Terror suspects get 'shadow justice', says Amnesty
The UK is operating a "parallel, unfair and secretive shadow justice system" for terror suspects, according to human rights campaigners.
Amnesty International said the effect of control orders had been to "by-pass the ordinary criminal justice system".
The group called for the orders to be scrapped by the Home Office which is due to complete a review of counter-terrorism legislation in November.
The Home Office said it had already pledged to review control orders.
Nicola Duckworth, director of Amnesty's Europe and Central Asia programme, said: "The effect of the control order regime has been to by-pass the ordinary criminal justice system in order to impose severe restrictions on the rights of individuals.
"Five years on, it is time for an end to the control orders regime. The measures used under the Prevention of Terrorism Act have created a parallel, unfair and secretive shadow justice system for individuals who are suspected of terrorism-related activity."
Last month, the Court of Appeal paved the way for terror suspects to sue for damages after ruling the control orders of two men were unlawful.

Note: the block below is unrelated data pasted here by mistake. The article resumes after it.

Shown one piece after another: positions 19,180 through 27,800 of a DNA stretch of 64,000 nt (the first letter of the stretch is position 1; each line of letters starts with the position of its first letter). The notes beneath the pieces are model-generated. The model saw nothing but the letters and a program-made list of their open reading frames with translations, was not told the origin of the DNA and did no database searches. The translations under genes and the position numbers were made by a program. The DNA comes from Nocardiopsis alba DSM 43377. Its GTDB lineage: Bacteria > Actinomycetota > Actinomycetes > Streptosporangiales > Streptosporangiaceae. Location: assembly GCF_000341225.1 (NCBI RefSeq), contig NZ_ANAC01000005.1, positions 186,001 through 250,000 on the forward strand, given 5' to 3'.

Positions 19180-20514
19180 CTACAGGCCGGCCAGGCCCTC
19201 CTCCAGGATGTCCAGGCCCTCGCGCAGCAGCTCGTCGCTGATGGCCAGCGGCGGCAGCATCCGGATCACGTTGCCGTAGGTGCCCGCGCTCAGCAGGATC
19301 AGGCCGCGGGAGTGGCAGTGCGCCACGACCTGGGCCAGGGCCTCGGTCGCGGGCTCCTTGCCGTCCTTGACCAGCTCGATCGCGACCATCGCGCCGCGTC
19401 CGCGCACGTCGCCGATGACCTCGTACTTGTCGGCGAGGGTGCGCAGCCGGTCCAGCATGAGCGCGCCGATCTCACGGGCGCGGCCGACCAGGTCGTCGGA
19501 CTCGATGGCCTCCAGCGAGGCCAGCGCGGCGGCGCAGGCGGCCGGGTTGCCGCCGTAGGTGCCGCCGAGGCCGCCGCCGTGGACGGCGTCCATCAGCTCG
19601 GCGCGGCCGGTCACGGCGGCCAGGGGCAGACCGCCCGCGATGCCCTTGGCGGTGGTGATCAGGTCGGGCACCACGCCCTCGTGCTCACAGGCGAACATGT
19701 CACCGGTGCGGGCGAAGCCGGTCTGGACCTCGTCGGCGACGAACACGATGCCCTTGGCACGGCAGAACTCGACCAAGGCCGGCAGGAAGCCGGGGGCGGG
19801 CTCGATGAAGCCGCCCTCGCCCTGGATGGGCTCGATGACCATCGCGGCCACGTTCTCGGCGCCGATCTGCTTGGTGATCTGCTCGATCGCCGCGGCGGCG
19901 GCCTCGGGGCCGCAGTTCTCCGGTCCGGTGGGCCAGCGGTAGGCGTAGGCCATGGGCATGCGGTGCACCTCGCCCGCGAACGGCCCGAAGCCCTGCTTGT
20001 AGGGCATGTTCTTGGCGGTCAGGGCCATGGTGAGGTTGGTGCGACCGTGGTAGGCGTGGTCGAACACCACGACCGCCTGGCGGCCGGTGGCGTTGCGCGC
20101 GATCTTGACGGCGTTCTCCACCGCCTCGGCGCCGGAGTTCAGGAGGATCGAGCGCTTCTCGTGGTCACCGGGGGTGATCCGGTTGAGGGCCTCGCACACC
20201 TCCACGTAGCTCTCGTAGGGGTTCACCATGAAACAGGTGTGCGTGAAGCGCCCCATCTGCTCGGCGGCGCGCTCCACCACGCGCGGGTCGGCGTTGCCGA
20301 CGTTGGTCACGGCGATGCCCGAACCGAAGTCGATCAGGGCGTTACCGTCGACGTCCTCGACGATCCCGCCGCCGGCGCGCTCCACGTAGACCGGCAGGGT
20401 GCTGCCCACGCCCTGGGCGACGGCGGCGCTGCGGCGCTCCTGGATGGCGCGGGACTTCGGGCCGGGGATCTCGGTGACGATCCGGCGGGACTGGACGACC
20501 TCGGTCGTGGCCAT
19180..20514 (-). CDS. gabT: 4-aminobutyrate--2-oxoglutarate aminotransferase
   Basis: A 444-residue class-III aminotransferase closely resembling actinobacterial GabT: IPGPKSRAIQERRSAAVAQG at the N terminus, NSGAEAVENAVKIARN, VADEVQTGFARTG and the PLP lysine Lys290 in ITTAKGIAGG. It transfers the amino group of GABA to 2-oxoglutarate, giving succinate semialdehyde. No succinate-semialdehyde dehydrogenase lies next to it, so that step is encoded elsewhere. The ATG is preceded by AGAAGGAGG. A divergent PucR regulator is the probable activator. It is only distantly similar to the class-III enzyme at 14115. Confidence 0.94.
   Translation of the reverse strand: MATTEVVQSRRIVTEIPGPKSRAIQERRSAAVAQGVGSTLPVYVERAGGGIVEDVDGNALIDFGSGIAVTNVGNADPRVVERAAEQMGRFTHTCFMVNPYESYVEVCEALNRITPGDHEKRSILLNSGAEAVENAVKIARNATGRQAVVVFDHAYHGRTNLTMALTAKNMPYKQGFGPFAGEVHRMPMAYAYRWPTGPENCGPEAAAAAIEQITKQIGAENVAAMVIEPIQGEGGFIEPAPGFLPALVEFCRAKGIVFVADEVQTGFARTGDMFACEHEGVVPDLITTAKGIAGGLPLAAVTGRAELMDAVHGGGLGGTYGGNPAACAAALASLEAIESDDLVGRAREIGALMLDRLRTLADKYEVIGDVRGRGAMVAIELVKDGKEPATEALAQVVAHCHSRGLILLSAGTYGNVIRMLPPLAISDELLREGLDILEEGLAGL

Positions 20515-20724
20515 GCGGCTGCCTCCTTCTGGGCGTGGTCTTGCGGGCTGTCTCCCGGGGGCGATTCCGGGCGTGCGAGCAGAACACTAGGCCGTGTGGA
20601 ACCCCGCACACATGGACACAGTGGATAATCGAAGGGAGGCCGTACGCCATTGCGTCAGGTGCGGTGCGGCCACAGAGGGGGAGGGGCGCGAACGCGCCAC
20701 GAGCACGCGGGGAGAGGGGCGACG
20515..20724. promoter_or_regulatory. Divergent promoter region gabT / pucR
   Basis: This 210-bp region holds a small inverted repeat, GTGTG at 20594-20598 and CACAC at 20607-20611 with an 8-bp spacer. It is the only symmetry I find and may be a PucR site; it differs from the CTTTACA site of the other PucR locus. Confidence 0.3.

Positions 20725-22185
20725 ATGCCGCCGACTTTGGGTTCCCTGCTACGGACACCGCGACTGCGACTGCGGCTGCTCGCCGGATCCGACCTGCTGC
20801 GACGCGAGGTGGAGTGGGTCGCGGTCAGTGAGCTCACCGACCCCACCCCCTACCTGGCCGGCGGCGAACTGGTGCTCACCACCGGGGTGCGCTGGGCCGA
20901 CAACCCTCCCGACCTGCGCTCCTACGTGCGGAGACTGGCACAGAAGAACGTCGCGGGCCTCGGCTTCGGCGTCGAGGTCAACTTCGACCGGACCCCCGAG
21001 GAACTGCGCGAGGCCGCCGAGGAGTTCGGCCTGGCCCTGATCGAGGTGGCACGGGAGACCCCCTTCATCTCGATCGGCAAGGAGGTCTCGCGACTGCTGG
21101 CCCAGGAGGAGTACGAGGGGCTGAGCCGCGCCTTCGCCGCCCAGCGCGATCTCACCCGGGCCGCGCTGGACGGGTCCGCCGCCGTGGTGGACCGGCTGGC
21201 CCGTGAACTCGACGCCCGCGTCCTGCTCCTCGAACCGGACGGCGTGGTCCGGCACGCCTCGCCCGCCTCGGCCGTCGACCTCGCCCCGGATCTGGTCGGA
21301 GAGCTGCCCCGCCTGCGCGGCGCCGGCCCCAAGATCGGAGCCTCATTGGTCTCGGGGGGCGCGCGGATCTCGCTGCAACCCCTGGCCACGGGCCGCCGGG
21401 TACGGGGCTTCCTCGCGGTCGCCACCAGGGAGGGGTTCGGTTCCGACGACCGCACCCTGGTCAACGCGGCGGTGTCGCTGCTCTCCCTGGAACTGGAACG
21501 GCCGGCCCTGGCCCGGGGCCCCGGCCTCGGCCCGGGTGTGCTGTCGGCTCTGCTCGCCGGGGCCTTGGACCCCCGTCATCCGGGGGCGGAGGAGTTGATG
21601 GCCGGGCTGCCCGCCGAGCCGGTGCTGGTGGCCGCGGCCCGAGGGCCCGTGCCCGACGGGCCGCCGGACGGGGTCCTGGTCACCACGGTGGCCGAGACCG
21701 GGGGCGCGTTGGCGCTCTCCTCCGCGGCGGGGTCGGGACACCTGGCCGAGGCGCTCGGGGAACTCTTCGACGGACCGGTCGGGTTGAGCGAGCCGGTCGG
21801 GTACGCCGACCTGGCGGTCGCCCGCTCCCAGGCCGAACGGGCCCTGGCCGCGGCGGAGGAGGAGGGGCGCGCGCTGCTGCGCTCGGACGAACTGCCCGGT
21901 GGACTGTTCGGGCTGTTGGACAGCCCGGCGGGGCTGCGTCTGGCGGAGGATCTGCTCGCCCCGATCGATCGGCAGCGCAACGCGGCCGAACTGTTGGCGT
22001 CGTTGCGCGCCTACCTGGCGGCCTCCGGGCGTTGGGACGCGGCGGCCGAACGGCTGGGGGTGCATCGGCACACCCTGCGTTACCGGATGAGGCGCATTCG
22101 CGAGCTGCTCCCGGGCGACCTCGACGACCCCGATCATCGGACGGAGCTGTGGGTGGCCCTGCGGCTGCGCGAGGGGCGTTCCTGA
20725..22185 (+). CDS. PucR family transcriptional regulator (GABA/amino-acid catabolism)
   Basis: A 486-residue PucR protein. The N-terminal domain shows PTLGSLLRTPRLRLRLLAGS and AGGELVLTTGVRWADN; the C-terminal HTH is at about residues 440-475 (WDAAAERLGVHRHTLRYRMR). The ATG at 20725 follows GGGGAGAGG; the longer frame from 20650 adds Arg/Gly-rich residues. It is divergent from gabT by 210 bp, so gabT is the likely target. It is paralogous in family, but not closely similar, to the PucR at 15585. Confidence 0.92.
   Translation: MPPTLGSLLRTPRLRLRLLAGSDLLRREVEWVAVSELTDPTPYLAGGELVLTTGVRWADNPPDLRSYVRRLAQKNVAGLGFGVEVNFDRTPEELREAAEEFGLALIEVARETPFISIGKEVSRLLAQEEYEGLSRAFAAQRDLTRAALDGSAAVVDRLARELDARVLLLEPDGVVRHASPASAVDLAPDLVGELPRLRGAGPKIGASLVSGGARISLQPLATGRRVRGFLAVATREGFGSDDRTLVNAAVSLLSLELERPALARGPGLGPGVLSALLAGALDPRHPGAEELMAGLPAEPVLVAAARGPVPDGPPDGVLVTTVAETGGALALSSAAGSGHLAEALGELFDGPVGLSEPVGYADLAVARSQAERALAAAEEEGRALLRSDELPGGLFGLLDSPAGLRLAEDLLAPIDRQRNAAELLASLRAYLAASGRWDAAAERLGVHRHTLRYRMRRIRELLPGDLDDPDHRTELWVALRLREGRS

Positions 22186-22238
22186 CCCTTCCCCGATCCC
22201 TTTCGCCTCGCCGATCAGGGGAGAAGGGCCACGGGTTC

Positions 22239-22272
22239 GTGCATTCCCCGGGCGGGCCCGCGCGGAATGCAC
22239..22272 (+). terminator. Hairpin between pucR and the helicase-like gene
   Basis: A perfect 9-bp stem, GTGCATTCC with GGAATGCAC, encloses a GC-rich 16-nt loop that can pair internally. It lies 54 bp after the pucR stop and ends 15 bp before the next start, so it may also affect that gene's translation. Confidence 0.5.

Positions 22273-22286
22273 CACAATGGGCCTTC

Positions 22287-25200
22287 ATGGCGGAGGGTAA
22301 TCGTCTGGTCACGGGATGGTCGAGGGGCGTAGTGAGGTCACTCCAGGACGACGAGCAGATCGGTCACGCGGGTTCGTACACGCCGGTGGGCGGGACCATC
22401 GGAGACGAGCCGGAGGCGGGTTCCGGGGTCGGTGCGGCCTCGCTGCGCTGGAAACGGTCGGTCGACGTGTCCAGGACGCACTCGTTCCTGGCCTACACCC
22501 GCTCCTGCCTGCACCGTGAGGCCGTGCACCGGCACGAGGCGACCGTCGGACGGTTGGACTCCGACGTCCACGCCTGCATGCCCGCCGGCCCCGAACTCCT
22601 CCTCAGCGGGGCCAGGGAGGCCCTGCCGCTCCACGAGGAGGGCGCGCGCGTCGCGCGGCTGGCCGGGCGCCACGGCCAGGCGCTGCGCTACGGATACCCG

The three appeal judges rejected a government challenge to a High Court ruling that quashed the men's control orders, which it said were legally flawed. The Home Office said it would strongly resist paying damages.
Control orders were introduced in 2005 after it was ruled that suspected extremists could no longer be held in prison without charge.
Amnesty said the orders could impose restrictions including house arrest, electronic tagging, bans on contacting others and limits on using bank accounts.
A Home Office spokeswoman said: "We have already made clear by the home secretary's statement of the 13 July to Parliament our intention to review the control order system while taking whatever steps necessary to protect the public.
"That work is under way as part of the review of counter-terrorism legislation and is due to report back in the autumn."